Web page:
If ever there were a drink that lived up to its name, it’s the London Fog—a drink that creeps in (on little cat feet, you might say, if you were Carl Sandburg) and curls itself around you like a thick blanket. Like a fog, it’s soft and full without being dense and there’s a sort of cozy-grey insulation effect about it. Even better: There’s a debate about which fog it’s supposed to have been born of—London or Vancouver—and then some say it’s the Seattle fog, although this might be due to the popularity the drink gained at Seattle-based Starbucks. Call it whatever you like, but do make it, especially on a day, foggy or otherwise, when you feel like you might enjoy being nuzzled by a warm drink. Make a London Fog for a friend who stops by on a raw morning. Serve a little shortbread cookie or thick piece of toast alongside it, too.The London Fog is simple to make, and even though it’s often called a “tea latte,”  it doesn’t require any special equipment like a milk steamer—nor any hard-to-find (and hard-to-use-again) ingredients like flavored sweeteners or syrups. As long as you’ve got Earl Grey tea, vanilla extract, a milk of your choice, and a big mug to put it all in, you have everything you need. Get your mug and tea (about a heaping teaspoon of loose Earl Grey tea or a tea bag are both fine) ready while you boil a kettle of water. When the water boils, fill up the mug halfway with water, add the tea, and leave it to steep while you heat enough milk to fill your mug up the rest of the way (probably about 1/2 cup) in a relatively small saucepan. Don’t choose your smallest one, because you’re going to be using a whisk in a minute.When the milk is hot, with very small bubbles forming around the edges, then take it off the heat. Add about 1/4 teaspoon of vanilla extract, knowing that pure extract does makes a difference here. I find the vanilla really brings out the natural sweetness of the milk and the bergamot in the tea, but if you like things on the sweeter side, this is also a good time to add a bit of honey. Whisk the milk mixture emphatically, as though making whipped cream, until it is very frothy. Once the tea has steeped for four or so minutes, remove the tea bag (or tea strainer, etc.). Pour the hot milk into it, using a spoon to hold back the froth until the very last moment, so that it makes a foggy cloud layer on top of the mug. Drink your London Fog deeply.London Fog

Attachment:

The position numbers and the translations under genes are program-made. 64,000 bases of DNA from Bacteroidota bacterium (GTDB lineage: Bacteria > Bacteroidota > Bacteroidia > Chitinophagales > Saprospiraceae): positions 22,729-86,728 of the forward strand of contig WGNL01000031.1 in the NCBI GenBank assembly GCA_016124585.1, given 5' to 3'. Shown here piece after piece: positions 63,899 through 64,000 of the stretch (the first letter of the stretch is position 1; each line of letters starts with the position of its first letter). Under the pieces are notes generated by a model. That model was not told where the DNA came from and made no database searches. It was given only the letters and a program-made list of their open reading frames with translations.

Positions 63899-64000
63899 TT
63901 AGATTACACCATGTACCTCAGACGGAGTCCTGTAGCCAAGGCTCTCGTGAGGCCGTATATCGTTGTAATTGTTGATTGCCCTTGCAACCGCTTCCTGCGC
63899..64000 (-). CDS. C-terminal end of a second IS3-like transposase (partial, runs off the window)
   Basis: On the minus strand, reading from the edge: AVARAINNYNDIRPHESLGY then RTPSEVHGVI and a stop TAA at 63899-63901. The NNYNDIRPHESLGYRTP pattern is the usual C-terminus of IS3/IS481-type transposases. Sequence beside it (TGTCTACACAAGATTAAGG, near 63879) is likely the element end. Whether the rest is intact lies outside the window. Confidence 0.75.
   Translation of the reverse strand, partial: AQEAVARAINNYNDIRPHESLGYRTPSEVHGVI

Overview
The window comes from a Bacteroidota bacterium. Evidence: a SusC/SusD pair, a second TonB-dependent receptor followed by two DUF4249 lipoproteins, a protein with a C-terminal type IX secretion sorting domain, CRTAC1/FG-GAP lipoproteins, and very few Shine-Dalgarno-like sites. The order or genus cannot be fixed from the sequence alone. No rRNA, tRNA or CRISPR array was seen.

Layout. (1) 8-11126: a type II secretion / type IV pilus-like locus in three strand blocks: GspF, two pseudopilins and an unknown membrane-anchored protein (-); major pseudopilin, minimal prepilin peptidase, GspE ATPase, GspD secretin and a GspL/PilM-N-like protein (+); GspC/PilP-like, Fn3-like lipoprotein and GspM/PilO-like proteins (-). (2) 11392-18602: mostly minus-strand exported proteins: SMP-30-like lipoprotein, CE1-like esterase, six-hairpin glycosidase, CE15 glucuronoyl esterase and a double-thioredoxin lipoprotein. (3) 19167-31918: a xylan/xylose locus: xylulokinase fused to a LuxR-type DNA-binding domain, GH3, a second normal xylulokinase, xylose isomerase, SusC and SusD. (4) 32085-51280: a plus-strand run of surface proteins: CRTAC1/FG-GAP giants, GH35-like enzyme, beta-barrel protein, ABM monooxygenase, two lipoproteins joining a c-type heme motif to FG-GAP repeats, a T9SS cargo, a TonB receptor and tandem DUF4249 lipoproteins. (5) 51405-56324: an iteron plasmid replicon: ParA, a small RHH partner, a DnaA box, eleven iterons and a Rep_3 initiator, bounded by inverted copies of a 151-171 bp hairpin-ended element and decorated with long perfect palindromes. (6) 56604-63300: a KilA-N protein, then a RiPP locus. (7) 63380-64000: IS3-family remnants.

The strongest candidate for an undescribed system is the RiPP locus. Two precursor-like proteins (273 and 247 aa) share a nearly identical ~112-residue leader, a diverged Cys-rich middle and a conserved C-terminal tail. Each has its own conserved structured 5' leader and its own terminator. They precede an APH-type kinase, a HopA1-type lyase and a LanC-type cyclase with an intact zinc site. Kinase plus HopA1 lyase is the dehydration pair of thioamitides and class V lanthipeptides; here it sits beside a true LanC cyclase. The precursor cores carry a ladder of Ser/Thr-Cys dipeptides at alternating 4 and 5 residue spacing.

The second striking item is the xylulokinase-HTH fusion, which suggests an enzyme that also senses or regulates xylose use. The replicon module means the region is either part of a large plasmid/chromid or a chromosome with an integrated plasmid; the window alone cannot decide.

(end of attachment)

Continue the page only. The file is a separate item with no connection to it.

Caroline Lange
Recipe by Extra Crispy


Credit: Photos by Caroline Lange

Recipe Summary test

Makes 1 mugful, but easily multiplied


Ingredient Checklist


Instructions Checklist
  • Brew a strong half-cup of tea with the tea and the hot water while you heat the milk in a smallish saucepan over medium heat until small bubbles begin to form around the pot’s edges. 

  • Whisk in the vanilla and, if you like, honey, then whisk aggressively, until the milk is very frothy. (If you have a frothing wand or fancy milk-steaming machine, you could use that instead, but a whisk gets the job done admirably.) 

  • Remove the tea bag from your mug and pour in the milk, holding back the foam with a spoon until all the liquid is in the mug, then spooning it over the top.